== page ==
CSSH: We enjoyed reading your papers together. The overlaps in approach give incredible richness to the local insurgencies and global cultures of resistance you describe. Even more pleasant was learning that the close fit was as uncanny for you as it was for us. It wasn’t exactly a coincidence, but it’s fair to say you didn’t see it coming!
Osborne: Very true. When I received your generous invitation to participate in this dialogue between authors, I was surprised: I had no inkling that there was a second paper destined for 2020’s final issue that aligned so closely with my own. I was also delighted by the opportunity because I have long admired Stacey Hynd’s work. Though we have never met in person, there’s a sense of camaraderie one shares with others who have studied in the same archives and written articles and books on similar topics. Both Stacey and I spent many years during the early part of our careers working in East Africa, and have since branched out to other parts of Britain’s former empire – Jamaica in my case, Cyprus (most prominently) in Stacey’s.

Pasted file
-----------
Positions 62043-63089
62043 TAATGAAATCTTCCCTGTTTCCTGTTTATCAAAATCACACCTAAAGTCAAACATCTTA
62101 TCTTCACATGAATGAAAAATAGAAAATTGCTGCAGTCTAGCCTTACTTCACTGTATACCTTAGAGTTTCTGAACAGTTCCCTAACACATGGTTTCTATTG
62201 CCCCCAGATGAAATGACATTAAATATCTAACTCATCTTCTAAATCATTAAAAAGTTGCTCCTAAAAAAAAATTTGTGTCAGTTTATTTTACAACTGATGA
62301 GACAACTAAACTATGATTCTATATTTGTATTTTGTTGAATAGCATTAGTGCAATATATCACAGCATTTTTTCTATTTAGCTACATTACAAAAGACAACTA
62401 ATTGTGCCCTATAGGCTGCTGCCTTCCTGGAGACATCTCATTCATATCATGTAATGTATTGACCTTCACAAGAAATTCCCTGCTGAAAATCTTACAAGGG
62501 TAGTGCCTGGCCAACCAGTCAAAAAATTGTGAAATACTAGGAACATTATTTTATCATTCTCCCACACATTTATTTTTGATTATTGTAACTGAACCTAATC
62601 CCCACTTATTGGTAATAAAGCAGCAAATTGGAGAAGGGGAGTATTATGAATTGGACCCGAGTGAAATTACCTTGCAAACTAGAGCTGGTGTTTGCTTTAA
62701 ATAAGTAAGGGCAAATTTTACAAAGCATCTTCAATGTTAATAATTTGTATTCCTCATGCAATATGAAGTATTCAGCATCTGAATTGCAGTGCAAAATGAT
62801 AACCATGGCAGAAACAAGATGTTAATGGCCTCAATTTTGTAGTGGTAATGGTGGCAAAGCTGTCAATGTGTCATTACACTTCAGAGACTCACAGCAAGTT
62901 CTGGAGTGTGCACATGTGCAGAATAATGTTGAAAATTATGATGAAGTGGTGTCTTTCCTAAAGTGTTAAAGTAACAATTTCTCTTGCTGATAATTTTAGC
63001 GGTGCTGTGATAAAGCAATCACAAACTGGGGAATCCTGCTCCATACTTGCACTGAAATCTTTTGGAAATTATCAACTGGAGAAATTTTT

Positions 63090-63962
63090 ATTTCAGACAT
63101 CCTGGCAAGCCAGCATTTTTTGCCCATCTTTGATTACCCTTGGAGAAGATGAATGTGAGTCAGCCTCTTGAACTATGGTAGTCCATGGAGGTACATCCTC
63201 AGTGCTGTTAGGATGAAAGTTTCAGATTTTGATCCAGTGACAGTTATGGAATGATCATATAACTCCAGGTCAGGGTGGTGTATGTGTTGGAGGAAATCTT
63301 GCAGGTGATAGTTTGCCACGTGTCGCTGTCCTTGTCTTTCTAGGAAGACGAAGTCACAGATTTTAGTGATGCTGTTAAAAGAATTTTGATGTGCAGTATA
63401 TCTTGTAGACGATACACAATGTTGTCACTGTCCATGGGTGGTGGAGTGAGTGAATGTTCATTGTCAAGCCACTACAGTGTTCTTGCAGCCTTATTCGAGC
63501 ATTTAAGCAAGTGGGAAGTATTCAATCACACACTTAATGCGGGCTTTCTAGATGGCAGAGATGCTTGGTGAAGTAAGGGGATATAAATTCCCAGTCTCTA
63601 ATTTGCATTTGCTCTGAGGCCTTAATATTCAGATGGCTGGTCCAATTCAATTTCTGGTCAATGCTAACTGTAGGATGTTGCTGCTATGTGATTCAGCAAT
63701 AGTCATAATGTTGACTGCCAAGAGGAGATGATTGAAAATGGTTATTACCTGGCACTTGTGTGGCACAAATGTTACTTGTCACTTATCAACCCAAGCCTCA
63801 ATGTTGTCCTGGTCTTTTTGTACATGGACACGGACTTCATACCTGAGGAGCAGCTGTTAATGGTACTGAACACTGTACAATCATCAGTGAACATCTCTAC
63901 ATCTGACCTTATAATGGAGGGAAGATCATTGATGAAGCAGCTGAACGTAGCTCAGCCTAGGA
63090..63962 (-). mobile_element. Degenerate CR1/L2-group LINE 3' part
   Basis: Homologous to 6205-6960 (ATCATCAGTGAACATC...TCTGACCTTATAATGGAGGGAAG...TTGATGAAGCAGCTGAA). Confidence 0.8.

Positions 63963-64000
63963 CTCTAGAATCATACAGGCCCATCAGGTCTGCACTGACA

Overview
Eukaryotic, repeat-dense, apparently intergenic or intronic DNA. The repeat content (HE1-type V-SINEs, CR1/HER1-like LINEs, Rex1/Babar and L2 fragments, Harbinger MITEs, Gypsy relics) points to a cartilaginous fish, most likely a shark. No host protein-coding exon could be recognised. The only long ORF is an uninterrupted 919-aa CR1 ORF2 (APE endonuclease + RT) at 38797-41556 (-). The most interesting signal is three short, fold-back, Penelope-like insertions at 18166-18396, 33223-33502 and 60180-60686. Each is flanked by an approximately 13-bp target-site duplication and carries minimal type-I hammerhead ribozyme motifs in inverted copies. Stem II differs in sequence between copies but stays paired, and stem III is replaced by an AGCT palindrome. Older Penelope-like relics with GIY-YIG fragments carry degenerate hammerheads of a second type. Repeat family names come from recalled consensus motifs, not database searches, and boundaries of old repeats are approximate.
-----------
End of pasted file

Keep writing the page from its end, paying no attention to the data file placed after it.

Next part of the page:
Hynd: Thanks, Myles! I likewise was delighted to find that we had linked articles out in the same CSSH issue, particularly as a former Kingston resident with a long-standing interest in Jamaican history. For me, the great interest of reading our articles together was tracing the different approaches used to interrogate similar questions: your focus on the transnational dynamics, political cultures, and physical spaces of anti-colonial protest movements made me go back and rethink how to contextualize and interpret some of my sources, particularly Special Branch surveillance and intelligence reports. Our case studies show that many of the same fears, desires, and grievances were driving youth rebellion against both (post-)colonial states and elite, elder control.